Landscape Stories: Which are the photographers who have influenced you the most?
Hans-Christian Schink: Just to name a few: In the very beginning it was–and in a way it still is–the work of Josef Sudek which I really loved. As for almost all who did b/w street photography, Cartier-Bresson was also one of my heroes. Sometimes I think the work of Josef Koudelka is of deeper empathy. As is the work of Robert Frank. Later the Bechers and their use of light were crucial. Their students like Gursky, Ruff and Struth were important too. Some years ago I discovered the work of Carleton Watkins who for me is one of the greatest photographers of the 19th century. But the photographer I truly admire is Robert Adams.
Landscape Stories: How much have the “New Topographics” movement and Land Art been a source of inspiration for you when you started to search for your photographic style?
Hans-Christian Schink: When I began studying at the Academy of Visual Arts in Leipzig in 1986, little was known in East Germany about “New Topographics”. Land Art as well was not very popular. It took quite a while to realize the importance of that movement. From a certain point it was more an affirmation than an inspiration.
Landscape Stories: You have some ideas you want realize. How do you develop your project?
Hans-Christian Schink: I usually don’t have an elaborate concept. There are some basic ideas and a general point of view. But in most cases the inspiration comes from exploring a place. I need to find–and feel–something that connects me with it. The 1h series is an exception. Here the concept was crucial but it evolved over a period of five or six years.
Landscape Stories: Referring to “Traffic Projects”, what attracted you towards landscape, urban spaces and architecture?
Hans-Christian Schink: It was the combination of all of this and the fact that the landscape where all these changes happened was the one I grew up living there. It had the inevitable ambiguity of gain and loss. I saw something disappear that was home for me after all, but I also took advantage from this situation.
Landscape Stories: What’s the piece of work that best represents your research and in which you see yourself in, the most?
Hans-Christian Schink: It’s hard to tell and it also has changed over time. Of course some of the images from the Traffic Projects series are among my favored. Don’t ask for a particular one. The undoubtedly highlight of the 1h series is “1/05/2010, 5:46 pm – 6:46 pm, S 06°26.486‘ E 039°27.776‘”, in it’s very abstract appearance.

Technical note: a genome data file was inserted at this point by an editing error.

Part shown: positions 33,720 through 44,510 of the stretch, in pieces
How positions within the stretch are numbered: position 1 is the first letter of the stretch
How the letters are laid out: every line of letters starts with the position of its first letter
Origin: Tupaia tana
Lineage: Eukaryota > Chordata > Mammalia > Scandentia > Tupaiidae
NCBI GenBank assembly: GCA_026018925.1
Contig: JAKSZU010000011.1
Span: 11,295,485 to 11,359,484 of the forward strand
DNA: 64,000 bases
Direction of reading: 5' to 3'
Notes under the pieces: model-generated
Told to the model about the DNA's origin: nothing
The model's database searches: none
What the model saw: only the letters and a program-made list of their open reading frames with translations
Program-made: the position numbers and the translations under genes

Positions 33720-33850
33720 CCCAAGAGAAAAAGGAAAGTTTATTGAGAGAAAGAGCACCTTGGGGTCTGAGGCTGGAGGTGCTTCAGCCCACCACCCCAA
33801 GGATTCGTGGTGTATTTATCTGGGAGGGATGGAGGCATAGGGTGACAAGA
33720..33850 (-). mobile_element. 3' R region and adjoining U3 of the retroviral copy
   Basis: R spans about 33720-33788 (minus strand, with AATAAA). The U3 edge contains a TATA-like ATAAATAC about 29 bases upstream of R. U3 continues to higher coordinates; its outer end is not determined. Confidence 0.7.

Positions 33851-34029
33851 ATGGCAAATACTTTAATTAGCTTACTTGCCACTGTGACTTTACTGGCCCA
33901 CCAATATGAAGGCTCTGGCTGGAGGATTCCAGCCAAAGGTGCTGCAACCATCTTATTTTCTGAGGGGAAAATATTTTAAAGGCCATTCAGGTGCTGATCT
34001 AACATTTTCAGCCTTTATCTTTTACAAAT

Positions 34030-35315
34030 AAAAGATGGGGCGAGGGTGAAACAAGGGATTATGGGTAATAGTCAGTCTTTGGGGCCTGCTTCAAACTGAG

Landscape Stories: Your portfolio contains portraits of places like Niigata, Vietnam or Peru. What drew you to those places? How do you find projects that you consider interesting?
Hans-Christian Schink: It’s always different. The Niigata series is a result of an invitation to participate in the long term photo project “European Eyes on Japan” for which every year three photographers from Europe are invited to work in one of the Japanese prefectures. See http://eu-japanfest.org/english/program/photo_project.html.
Peru was a place I was longing to go to from when I was a teenager and very much interested in pre-columbian culture. But after the wall came down all the things that happened in Germany were much more of interest to me than traveling to far away places. Eventually I decided to go there only if I had the feeling it could be more than a touristic trip for me. Millions of pictures have been taken in places like Machu Picchu but after an extensive research on existing images of this and other places I thought I should be able to do something that’s truly my own there.
The trip to Vietnam is a good example for what I said before. In the beginning of 2005 I noticed that it was the 30th anniversary of the end of the Vietnam War. The question for me was if the landscape would still show something recognizable of the massive destruction of that time. I’m not talking about crashed US helicopters, though. But it turned out that somebody specialized in botanics might have been able to tell a difference between the original jungle, areas of reforestation or places where nature simply has recovered. Nothing to draw convincing images from. So I dropped the whole idea and just traveled around, curios about what might come along my way.